The Trump and GOP base comprises some 50- 60 million voters and will be part of politics for a long time to come. Under Trump, the party has the potential to evolve even further to the right and even to become a mass fascist party. Moderate forces are either being driven out, marginalized, or intimidated into silence. With this tilt toward further extremism, the GOP will continue to lose ground among working class and women voters, particularly in suburban communities, and youth.

The Republican Party will only maintain power by mobilizing an overwhelming white vote based on fear and hate, curtailing democracy, expanding voter suppression and gerrymandering, and dominating the courts.

The future rests on the united rainbow diversity of the American people, an alliance of every political and social force possible, rising to defeat every GOP elected official or candidate at whatever level in 2018, which will also lay the basis for defeating Trump and the GOP in 2020.

And the American people are rising—thousands of activists, women, people of color, and trade unionists are running for office. Many of them are already winning. Their election will begin the process of remaking legislative bodies—from school boards all the way up to Congress.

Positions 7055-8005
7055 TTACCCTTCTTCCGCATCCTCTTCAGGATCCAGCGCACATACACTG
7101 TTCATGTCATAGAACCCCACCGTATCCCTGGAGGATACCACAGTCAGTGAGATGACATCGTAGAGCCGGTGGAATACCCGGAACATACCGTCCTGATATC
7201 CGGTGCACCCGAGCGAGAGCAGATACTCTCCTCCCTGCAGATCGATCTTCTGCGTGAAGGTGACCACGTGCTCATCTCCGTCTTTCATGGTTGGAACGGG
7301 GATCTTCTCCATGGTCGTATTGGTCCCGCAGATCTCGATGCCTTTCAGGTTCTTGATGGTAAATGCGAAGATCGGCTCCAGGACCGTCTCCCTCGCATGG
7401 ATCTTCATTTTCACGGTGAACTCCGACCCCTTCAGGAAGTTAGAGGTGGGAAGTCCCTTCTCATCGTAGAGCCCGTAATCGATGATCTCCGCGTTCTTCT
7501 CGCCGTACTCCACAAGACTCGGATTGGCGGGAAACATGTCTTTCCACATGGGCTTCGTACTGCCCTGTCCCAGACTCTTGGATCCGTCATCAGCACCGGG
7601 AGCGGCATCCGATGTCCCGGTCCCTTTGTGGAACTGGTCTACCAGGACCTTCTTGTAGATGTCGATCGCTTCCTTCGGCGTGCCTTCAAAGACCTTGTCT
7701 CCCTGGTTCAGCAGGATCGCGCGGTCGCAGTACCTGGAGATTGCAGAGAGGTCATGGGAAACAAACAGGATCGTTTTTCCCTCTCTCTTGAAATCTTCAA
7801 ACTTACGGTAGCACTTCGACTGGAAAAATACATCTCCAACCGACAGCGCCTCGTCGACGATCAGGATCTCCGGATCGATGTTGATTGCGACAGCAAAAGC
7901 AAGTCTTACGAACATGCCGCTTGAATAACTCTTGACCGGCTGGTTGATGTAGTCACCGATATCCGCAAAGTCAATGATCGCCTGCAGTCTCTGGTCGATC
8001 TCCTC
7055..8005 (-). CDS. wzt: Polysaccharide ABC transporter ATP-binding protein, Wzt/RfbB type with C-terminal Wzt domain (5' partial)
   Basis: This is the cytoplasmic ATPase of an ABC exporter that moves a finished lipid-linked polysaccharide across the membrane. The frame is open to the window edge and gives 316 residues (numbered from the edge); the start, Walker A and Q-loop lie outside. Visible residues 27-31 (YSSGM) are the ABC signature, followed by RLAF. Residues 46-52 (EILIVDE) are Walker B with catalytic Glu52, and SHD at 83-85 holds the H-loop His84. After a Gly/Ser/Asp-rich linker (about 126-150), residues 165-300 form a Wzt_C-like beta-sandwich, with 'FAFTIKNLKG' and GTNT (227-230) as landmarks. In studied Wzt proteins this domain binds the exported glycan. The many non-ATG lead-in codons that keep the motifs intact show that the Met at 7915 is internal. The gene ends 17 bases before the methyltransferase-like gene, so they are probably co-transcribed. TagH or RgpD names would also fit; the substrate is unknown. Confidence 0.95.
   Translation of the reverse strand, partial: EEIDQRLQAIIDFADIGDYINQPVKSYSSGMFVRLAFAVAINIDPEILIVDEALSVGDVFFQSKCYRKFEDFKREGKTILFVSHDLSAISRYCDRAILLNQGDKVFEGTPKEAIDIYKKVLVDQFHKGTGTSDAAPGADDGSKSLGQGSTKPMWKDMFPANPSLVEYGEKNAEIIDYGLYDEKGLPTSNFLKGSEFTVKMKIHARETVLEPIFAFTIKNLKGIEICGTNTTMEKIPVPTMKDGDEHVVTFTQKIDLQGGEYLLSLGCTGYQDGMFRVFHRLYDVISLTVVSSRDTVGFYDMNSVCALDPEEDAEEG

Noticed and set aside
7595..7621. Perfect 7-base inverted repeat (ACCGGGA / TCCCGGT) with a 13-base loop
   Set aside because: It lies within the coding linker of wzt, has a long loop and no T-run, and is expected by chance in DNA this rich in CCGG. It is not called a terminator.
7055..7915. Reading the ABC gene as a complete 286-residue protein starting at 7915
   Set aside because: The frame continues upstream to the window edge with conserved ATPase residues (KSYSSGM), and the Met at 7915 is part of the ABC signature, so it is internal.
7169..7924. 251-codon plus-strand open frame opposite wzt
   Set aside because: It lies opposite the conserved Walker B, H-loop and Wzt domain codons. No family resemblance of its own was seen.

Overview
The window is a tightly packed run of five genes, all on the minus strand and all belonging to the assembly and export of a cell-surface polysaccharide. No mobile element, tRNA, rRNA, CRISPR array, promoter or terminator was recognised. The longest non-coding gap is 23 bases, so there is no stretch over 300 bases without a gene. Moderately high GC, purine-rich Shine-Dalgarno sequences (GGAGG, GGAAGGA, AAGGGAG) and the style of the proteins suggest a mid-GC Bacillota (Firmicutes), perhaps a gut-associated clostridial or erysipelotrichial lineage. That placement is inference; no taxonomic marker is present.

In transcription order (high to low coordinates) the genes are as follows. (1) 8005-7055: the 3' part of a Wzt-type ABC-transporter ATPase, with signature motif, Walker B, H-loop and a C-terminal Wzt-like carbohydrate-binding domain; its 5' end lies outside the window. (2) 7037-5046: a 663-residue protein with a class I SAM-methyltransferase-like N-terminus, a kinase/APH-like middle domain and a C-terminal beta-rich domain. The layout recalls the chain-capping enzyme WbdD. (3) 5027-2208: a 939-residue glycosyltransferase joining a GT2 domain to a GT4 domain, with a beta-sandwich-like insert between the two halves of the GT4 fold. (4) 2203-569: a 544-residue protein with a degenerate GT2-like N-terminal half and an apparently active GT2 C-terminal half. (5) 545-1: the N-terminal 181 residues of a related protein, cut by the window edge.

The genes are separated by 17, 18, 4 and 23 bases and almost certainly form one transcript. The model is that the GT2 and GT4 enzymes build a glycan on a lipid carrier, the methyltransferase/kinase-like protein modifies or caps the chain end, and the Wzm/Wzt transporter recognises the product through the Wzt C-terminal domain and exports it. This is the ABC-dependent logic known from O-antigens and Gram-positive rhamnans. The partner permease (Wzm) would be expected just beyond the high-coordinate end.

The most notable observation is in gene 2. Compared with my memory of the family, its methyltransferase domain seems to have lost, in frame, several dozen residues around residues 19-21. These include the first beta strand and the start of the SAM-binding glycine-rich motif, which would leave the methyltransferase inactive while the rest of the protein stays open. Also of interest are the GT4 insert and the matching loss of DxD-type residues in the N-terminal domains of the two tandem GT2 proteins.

Therefore, it’s essential to vastly expand the racially diverse and inclusive electorate and fight to make inroads in the base of white working-class voters who are temporarily under the sway of Trump.

This movement is not fighting to restore what was, but rather for a new race and gender inclusive people’s democracy that will radically reorder politics, expand democratic rights, and put the economy on a path of sustainability and demilitarization.

It is an unprecedented moment. History is calling on us to rise to the occasion.


John Bachtell
John Bachtell

John Bachtell is president of Long View Publishing Co., the publisher of People's World. He is active in electoral, labor, environmental, and social justice struggles. He grew up in Ohio, where he attended Antioch College in Yellow Springs. He currently lives in Chicago.